Serpentine belt tensioner on 2003 Taurus

ford
taurus

#1

I have replaced my serpentine belt and tensioner pulley bearing. I was getting a lot of noise that is now gone. But now i still get noise during wet weather. We recently had a lot of snow and the belt has started making noise again. I’m wondering if my tensioner is the problem. My belt may now be making noise because it’s loose. the tensioner may not be keeping it tight enough. Is there a way i can determine if my tensioner is bad without replacing it to see if the noise goes away? I’d rather not waste money on something that won’t solve my problem. I plan to do the job myself since it isn’t difficult. I could take it to a mechanic, but that may cost more than i can do it for. On the other hand, a mechanic could find where the problem is better, but i’d still rather do it myself. Does anyone have advice that could help me here?


#2

It could be the belt itself. I bought a new Goodyear Gatorback belt for my Lincoln about a year ago and that belt squeaked from day one. (new tensioner, etc.)

The old belt could be reinstalled and it was quiet as a mouse. Reinstall the new one and back to the noise again. Rather than buy another new belt I just installed a very good used one I had and threw the new one in the spare tire compartment for emergency use.

I’m not a huge fan of belt dressing, at all actually, but you could try spraying the belt down with that to see if that will quieten it down.
(A rule of thumb about belt tension, sort of. Pick a point about halfway down the longest straight stretch of the belt and use your thumb and forefinger to twist the belt about 90 degrees. This should require a bit of effort to do but should not require brute force. If it’s easy to twist it could be the tensioner spring is weak.) Hope that helps.)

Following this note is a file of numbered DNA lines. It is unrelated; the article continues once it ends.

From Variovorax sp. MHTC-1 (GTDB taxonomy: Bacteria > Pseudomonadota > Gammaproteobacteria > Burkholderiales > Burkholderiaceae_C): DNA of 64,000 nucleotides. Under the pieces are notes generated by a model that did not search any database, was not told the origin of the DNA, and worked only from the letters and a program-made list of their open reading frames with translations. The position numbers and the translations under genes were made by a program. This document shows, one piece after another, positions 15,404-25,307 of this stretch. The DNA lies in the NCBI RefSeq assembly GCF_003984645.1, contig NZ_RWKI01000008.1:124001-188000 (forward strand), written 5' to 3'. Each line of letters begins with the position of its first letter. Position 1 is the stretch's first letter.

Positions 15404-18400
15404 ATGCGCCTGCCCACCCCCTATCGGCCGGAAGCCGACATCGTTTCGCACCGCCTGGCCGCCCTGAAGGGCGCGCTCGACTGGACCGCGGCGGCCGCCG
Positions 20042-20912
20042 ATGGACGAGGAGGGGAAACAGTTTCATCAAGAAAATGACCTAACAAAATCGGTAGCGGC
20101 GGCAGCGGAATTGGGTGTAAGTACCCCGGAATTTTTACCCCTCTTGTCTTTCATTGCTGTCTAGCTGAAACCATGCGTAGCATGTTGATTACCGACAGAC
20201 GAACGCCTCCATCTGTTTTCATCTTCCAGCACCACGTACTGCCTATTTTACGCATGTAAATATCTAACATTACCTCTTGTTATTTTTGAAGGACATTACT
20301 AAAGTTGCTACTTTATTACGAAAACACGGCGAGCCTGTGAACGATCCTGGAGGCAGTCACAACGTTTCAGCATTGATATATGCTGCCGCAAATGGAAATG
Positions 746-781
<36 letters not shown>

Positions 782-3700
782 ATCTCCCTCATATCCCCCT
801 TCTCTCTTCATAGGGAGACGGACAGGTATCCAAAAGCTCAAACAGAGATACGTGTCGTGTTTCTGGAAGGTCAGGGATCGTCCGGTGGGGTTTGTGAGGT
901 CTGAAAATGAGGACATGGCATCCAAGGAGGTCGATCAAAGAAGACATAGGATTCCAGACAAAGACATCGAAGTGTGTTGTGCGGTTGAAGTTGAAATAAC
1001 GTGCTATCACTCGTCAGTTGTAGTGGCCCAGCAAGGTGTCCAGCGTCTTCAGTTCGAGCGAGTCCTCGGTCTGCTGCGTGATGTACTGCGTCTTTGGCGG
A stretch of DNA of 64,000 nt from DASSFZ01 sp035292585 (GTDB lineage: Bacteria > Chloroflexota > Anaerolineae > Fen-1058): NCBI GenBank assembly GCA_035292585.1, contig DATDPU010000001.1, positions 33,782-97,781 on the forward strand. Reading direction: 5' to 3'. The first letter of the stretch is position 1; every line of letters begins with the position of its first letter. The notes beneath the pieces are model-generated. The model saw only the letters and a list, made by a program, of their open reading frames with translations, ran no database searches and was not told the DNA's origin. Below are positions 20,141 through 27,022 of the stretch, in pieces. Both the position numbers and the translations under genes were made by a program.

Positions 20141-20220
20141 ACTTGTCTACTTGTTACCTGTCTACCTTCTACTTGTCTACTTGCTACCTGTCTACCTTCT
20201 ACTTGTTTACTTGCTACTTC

#3

Agree that it can be the belt. Have a Jeep Wrangler with belt squeak, replaced idlers etc, had a new alternator (squeaking before it was replaced). Switched from a Dayco to a Gates belt and the sound finally cleared up.


#4

Thanks for your quick reply. I have heard that some belts just make noise. The belt that came with the car made noise in wet weather. When i replaced the belt and tensioner pulley bearing the noise dissappeared. It came back in damp weather like we’re having now. I sprayed the belt with conditioner because we had snow and the noise went away. But it came back. The belt appears tight by the test, and just seems tight enough. The old belt, a motorcraft, was good and tight. I replaced it with a dayco from advance auto. My concern is whether the belt is slipping. That would seem to mean i’m losing power and maybe gas mileage. My mpg is in upper teens. It seems i should be doing much better than that. I’m also concerned about my thermostat. The car seems to take time to warm up, and that could affect my gas mileage as well as performance.

It also seemed that my defroster wasn’t working well during a snowfall yesterday, and the belt was making noise. I was, and still am, concerned that the belt was slipping and not allowing the defroster to work efficiently.

If belts can just make noise, does that mean they’re working properly, but just making noise? In dry weather it doesn’t make noise. Is the noise meaningless and just annoying, or does it mean the belt is slipping?

I reinstalled the old belt and it made noise. If the new belt makes noise in wet weather but not in dry weather, would that mean the belt may be the problem? I suppose i should ask the people at advance auto.